Another aspect is the study of countries where vaccination is generally not compulsory, but is required for school attendance. This can be seen as a form of indirect coercion, especially since state-determined education is a mandatory requirement in many countries, and parents often have limited alternatives. This policy poses a dilemma for families, especially if they are residents or citizens of the country in question.

In these countries, vaccination is compulsory for school entry:

Colombia, Cyprus, Dominica, Germany, Grenada, Greece, Guyana, Honduras, Iraq, Kyrgyzstan, Maldives, Moldova, Paraguay, Saint Kitts and Nevis, Saint Vincent and the Grenadines, United Arab Emirates, United States, and United States Virgin Islands.

Citizenship and vaccination

Birthright citizenship, or ‘Jus soli’, refers to a regime whereby children born within the borders of a country are automatically granted citizenship of that country, regardless of the nationality of their parents. Worldwide, only 33 countries and two territories practice this unrestricted form of birthright citizenship. In addition, 32 other nations apply a restricted form of birthright citizenship.

In the map below you can see the correlation of countries with Jus soli and countries with compulsory childhood vaccination:

And why is all this so important?

Because obtaining citizenship through birth tourism and not through investment or a longer stay in the country often has consequences in the form of compulsory vaccinations for the newborn.

If you are against these measures and want to avoid them, you should inform yourself about the overall situation.

The possibility of acquiring a second citizenship by birth opens broader perspectives and opportunities, especially for Perpetual Travellers and stateless persons. Although not usually the first consideration for Germans, citizenship has short-, medium- and long-term implications; and it is a fundamental element of the flag theory.

In fact, we can help you naturalise in almost any country, as we have reliable local partners and a wide network of contacts. As a result, we can find different solutions for each case. If you are interested, please contact us.

In one of our recent articles, we looked at birth tourism in Argentina, the practice of which offers many the advantage of obtaining a second passport. This issue is particularly relevant in the context of Argentina’s vaccination policy. As we explained in that article, Argentina (still) supports compulsory vaccination. It remains to be seen whether anarcho-capitalist president Javier Milei will change (if he can change) this scenario.

In short: If you are against any kind of vaccination, avoid giving birth and residing in the orange and yellow countries on the first map.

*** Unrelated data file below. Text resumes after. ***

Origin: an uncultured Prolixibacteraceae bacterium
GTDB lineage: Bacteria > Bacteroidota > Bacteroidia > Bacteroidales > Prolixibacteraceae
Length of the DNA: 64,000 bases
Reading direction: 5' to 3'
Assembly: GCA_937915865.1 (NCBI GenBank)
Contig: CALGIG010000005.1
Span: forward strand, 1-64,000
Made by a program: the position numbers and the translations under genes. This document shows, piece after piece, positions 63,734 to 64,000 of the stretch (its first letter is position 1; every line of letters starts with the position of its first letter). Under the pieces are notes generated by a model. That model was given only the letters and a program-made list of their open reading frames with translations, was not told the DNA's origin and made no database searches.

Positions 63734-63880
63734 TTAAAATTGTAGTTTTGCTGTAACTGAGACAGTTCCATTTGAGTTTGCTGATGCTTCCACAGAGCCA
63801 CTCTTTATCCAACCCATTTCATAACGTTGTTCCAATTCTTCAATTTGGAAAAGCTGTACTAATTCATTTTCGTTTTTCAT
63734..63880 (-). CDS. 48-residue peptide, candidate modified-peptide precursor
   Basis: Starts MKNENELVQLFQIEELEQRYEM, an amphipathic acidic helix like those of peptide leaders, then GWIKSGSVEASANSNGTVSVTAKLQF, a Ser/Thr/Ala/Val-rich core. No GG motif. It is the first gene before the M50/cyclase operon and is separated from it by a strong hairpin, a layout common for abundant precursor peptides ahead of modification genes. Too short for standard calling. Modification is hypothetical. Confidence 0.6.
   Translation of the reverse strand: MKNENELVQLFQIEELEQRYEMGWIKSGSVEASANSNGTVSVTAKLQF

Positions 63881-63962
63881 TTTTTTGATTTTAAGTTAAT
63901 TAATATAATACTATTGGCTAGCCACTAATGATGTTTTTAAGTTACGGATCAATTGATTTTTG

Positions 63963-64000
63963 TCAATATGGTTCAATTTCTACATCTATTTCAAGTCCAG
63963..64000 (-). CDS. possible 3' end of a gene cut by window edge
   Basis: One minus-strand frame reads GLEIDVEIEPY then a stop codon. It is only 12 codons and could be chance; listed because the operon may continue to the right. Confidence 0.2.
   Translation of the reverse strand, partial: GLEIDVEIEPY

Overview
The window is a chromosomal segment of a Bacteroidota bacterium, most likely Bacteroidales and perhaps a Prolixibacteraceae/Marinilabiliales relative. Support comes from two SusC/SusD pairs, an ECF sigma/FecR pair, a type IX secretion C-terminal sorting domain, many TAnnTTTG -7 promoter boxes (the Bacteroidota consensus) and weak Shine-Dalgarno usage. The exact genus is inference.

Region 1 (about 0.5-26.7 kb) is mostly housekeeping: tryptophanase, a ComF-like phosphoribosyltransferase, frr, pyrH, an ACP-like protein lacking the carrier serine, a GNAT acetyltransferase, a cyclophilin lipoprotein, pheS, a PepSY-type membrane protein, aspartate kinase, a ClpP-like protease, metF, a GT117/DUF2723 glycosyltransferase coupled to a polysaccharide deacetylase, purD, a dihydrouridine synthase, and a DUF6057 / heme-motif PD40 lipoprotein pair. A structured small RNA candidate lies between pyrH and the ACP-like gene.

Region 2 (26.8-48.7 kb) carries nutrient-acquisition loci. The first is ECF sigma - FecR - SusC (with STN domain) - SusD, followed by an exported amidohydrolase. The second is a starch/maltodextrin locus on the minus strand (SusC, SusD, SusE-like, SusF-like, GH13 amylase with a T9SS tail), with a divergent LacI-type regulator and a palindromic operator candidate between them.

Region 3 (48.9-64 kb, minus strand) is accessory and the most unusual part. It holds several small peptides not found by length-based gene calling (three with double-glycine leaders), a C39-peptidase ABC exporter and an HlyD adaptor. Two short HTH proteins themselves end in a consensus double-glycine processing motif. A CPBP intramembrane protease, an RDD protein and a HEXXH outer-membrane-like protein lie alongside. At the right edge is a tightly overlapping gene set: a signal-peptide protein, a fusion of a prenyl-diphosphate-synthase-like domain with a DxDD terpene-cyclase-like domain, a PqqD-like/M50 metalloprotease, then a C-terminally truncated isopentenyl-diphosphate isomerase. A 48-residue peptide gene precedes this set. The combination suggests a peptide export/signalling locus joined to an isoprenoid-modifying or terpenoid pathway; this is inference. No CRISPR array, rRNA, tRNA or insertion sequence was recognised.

Also pay attention to entry and residence rules.

In addition, some countries may require travellers to provide proof of certain vaccinations as part of their entry requirements.

In some countries, particularly in parts of Africa and South America, proof of vaccination against yellow fever may be required, depending on your travel history and where you are coming from. Routine vaccinations, such as measles, mumps, rubella, diphtheria, tetanus, pertussis and now COVID-19, are frequently checked to ensure that people are up to date. People who do not have an up-to-date yellow fever vaccination certificate are often denied boarding on flights, especially when travelling between South American countries considered at risk. A deliberate detour through non-risk countries can help you avoid this obligation.

In countries with a higher risk of tuberculosis there may be, among other things, a mandatory vaccination or test. In addition, some employers, particularly in the health and education sectors, may require certain vaccinations for their employees.

The list is endless… but you can find detailed information and a full list of each country’s requirements in the WHO publication on vaccination requirements and recommendations for travellers abroad.

Should vaccinations be compulsory?

In other words, should the state have a right over my own body?

If we put it in these terms, the answer is logically NO, NO and DEFINITELY, DEFINITELY NOT.

But why is it so difficult to understand that we should be able to choose freely also regarding vaccinations? After all, we are basically talking about the same thing.

The problem with imposing an obligation backed by LAWS and SANCTIONS is that they are nothing more or less than the arbitrary opinions of strangers in power at a given moment.

The issue of vaccines is often intertwined with the discussion of private property because in the end it is more ‘convenient’ for the government to impose a set of obligations based on fear:

  • If you do not vaccinate your children as we prescribe, they will die.
  • If you do not send your child to school on the terms we mandate, they will be stupid and will not find a job (with which to pay taxes).